Many homeowners require storage for tools, bicycles and other equipment, and in doing so they will often purchase a shed to be erected in their garden. While sheds can be installed directly onto grass, there is a risk that, over time, the ground will move dependent upon the weather, and this can cause the shed to sink or become uneven. To overcome this, a shed needs a firm, solid and level foundation, and this can be achieved through the use of slabs.
Things You'll Need
- Pegs and line for marking borders
- Spray paint (if pegs and line are unavailable)
- Tape measure
- Coarse Sand
- Spirit level
- Rubber mallet
- Wooden block
Mark the border of the shed foundation on the ground, using spray paint or pegs with a line strung between them. This should be slightly larger than the footprint of the shed to allow the shed to sit comfortably on the slabs. It should easily accommodate whole slabs; cutting paving slabs can be a difficult and time-consuming task.
Use your spade to dig out the topsoil to a depth of about 3 inches. Use the spirit level at various points to ensure the bottom of the excavation is level.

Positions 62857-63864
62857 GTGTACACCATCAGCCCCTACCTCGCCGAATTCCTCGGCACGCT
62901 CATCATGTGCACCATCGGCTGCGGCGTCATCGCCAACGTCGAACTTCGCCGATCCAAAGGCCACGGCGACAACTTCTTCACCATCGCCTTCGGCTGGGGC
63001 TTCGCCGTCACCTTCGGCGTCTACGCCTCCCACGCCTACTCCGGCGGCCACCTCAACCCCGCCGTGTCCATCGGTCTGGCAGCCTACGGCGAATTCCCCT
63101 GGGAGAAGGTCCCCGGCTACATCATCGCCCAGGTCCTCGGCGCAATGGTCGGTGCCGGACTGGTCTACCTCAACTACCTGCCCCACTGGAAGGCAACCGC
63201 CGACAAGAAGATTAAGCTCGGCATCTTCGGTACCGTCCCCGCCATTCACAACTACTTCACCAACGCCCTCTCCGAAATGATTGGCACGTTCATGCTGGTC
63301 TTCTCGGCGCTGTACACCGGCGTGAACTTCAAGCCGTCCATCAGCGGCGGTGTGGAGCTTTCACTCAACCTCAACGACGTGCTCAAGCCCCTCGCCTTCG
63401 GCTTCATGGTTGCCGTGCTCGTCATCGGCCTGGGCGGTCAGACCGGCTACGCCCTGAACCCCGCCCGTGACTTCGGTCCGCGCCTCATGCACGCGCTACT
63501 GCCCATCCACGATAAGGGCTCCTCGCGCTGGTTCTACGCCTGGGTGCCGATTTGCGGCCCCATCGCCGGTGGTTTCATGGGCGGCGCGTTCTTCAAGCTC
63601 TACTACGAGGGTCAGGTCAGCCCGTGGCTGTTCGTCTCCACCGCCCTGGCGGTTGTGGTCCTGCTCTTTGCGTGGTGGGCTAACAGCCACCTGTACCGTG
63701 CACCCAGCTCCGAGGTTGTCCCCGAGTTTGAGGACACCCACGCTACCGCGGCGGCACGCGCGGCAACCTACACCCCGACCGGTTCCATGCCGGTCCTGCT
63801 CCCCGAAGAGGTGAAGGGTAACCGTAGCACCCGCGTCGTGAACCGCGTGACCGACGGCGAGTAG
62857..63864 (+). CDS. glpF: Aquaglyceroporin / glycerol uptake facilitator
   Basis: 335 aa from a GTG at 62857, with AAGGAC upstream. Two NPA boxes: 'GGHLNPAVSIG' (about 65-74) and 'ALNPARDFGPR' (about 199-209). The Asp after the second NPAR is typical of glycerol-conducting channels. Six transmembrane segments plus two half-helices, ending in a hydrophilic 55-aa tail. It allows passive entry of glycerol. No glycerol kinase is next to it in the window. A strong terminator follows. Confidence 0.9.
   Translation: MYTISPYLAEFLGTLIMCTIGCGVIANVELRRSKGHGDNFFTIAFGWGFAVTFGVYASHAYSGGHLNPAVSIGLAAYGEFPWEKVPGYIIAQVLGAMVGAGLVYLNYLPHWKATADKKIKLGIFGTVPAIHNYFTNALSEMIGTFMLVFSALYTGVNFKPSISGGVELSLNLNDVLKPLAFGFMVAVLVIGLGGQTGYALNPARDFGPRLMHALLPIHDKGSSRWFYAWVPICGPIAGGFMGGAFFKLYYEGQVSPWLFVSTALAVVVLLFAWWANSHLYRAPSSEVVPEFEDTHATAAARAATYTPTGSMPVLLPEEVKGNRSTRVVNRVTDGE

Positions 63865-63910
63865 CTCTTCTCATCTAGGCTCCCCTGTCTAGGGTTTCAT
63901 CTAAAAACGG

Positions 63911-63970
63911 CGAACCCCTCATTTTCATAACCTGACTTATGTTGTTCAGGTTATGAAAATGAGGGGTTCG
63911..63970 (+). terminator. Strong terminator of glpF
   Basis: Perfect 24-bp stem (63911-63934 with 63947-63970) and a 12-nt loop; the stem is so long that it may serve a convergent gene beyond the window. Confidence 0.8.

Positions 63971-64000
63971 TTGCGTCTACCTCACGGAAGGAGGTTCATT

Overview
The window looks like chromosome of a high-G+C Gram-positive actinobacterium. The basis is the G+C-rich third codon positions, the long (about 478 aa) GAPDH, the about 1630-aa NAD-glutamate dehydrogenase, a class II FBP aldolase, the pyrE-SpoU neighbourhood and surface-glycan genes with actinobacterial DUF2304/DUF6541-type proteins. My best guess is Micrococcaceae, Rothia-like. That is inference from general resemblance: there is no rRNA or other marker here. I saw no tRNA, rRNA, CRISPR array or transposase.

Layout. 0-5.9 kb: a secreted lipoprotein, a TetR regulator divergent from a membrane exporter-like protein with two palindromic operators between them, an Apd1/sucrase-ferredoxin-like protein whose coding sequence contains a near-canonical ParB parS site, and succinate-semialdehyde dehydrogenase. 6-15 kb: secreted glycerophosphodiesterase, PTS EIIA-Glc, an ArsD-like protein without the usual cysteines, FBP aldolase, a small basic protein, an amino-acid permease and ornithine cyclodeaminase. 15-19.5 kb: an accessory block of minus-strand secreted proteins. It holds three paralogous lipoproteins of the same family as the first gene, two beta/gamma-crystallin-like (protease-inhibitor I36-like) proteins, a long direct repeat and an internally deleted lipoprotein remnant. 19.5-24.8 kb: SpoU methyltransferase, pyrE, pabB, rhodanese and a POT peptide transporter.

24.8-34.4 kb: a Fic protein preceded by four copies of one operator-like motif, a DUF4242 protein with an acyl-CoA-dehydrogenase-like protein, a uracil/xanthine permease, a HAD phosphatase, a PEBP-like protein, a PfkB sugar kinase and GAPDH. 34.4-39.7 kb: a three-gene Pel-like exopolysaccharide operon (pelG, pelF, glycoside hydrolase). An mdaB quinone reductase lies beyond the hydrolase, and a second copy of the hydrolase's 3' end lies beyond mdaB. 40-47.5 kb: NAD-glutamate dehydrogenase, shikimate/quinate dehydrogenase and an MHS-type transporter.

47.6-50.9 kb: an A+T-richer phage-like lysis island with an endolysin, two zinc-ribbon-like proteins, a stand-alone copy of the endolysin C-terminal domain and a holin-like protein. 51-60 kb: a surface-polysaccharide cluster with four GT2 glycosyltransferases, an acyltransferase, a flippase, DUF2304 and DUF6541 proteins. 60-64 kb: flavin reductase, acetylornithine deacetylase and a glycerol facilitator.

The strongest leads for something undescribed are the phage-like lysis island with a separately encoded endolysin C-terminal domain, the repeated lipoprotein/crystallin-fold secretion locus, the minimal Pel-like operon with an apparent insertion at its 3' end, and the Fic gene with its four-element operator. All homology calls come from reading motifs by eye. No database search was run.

Mix six parts cement and one part coarse sand with water until it has the consistency of smooth peanut butter, in that it does not weep water when squeezed but can easily be molded in the palm. Lay and spread this in the excavation to a depth of around 2 inches. Rake the mixture to make it level and check this using your spirit level.
Lay the first slab in one corner of the excavation and tap into place, using the rubber mallet to ensure a bond with the cement as well as keeping the edges level so the paving isn’t crooked. If you don’t have a rubber mallet, use a normal hammer with a wooden block. Never hit the slabs directly with a metal hammer, as this could damage them.
Lay the remaining slabs until the base is complete. Check that it is level, using your spirit level, and adjust to suit.
You may wish to fill in the gaps between the slabs, using mortar. Clean away any excess mortar before it dries. Your slab base for your shed is now complete, but a shed should not be erected on it for seven days to allow the slabs to settle and the mortar to dry.
- Photo Credit Wilderness Shed image by Franchise from Fotolia.com spray image by Dragana Petrovic from Fotolia.com Wasserwaage image by ernstboese from Fotolia.com Resting rake. image by bluefern from Fotolia.com a hammer image by timur1970 from Fotolia.com paving stones image by robert mobley from Fotolia.com shed image by Julia Chernikova from Fotolia.com
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